Q: Will health care reform lead to a “government takeover” of health care or result in “socialized medicine,” as some claim?
A: No. The bills before Congress preserve our nation’s current employer-based private health insurance system, with public programs such as Medicare and Medicaid continuing to be available as a safety net for older and low-income Americans. The “government takeover” concern is largely based on the public health insurance option that may be available as a choice under some of the bills. It’s very important to note, however, that each person, not the government, would decide whether a private plan or a public plan is the right plan for him or her – if the public plan choice is available at all.
Q: Will health reform lead to rationing of care, as some have said?
A: No. This concern is based on provisions in the bill that authorize “comparative effectiveness research.” This is research that evaluates which drugs or other treatments work best for different medical conditions and different patients. The American Heart Association supports this research because it will provide doctors and their patients with more and better information to help them decide the best course of treatment. Ultimately, however, doctors and patients − not insurance companies or the government −will decide what treatment is best.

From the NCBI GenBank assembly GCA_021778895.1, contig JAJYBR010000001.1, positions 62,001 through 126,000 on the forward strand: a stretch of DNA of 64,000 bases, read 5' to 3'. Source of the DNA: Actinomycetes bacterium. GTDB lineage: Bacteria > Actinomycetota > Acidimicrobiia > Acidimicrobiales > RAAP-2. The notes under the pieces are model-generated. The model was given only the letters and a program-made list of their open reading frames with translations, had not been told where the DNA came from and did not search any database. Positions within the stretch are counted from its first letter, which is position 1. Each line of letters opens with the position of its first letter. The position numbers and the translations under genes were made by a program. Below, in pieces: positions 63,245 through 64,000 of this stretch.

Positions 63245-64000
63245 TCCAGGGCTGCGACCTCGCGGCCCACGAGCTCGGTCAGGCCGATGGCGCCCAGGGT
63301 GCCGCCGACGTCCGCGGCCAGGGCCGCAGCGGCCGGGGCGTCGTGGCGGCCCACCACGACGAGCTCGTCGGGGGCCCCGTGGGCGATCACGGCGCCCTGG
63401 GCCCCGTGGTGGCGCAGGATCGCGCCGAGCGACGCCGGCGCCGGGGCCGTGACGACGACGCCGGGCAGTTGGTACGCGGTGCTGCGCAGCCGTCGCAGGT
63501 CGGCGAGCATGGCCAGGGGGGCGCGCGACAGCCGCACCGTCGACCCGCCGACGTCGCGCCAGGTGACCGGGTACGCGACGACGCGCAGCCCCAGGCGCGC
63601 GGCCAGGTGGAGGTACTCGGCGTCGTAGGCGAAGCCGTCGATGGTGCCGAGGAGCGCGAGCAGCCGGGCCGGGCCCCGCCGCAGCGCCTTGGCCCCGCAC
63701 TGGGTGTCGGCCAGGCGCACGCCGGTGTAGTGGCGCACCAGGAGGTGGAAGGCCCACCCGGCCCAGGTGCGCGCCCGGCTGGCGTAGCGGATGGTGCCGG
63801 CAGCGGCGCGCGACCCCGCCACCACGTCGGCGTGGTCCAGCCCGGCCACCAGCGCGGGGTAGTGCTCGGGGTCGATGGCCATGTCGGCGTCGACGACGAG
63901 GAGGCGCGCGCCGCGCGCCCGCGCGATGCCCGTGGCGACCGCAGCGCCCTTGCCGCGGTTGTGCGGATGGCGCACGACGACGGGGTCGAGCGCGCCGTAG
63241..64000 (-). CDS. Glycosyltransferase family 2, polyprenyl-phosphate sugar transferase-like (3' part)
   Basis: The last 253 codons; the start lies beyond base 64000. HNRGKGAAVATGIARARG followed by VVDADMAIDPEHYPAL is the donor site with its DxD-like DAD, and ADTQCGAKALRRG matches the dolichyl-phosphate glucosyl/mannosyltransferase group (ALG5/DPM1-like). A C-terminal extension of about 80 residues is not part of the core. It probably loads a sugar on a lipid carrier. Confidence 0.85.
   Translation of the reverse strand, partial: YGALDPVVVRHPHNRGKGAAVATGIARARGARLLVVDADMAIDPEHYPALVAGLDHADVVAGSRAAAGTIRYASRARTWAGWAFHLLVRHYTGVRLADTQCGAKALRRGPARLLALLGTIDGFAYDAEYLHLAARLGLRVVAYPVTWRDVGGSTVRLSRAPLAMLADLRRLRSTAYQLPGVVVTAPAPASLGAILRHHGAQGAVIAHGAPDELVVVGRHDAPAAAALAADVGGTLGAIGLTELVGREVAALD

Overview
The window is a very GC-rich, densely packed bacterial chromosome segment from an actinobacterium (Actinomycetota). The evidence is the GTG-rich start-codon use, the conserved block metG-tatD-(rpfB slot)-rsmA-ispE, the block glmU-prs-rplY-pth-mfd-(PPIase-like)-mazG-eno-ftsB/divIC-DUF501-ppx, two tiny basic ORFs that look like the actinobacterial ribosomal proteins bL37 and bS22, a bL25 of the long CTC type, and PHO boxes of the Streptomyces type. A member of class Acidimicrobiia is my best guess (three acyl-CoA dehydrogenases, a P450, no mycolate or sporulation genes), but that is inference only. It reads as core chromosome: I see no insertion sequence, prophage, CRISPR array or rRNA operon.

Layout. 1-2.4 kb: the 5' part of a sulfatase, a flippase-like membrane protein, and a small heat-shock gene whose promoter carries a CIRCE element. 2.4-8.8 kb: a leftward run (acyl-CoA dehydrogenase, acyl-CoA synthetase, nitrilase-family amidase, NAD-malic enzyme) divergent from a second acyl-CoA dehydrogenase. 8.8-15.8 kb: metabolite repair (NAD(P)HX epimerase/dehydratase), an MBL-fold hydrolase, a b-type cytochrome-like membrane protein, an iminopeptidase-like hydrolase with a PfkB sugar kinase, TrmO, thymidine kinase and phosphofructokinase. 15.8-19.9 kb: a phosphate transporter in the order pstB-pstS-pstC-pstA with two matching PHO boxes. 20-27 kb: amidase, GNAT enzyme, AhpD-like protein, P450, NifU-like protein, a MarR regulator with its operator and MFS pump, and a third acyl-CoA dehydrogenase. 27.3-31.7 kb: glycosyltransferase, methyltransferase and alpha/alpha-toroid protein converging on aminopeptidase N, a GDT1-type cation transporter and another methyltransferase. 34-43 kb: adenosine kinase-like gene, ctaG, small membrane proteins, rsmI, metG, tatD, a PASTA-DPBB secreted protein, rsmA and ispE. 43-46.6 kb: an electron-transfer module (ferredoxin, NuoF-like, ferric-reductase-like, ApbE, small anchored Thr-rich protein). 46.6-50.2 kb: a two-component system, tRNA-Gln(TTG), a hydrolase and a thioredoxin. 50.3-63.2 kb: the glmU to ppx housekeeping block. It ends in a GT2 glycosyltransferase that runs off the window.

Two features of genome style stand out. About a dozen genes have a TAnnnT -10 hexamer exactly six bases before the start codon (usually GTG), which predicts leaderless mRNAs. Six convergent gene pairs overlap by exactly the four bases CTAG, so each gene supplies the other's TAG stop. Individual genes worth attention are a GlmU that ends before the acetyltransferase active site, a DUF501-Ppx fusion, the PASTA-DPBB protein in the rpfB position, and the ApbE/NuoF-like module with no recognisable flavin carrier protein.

Q. I’ve heard claims that health care reform will deny older Americans end-of-life care. What is this about?
A. Nothing could be further from the truth. The House health reform bill includes a provision that would provide reimbursement to physicians who provide counseling to Medicare patients about the care they choose to receive if they have a living will or an advance directive. These consultations are not mandatory, occur only upon the request of the patient, and in fact are designed to make certain that the patient’s wishes come before those of insurance companies or hospitals.
Take Action by Signing our Petition for Healthcare Reform by following the link below: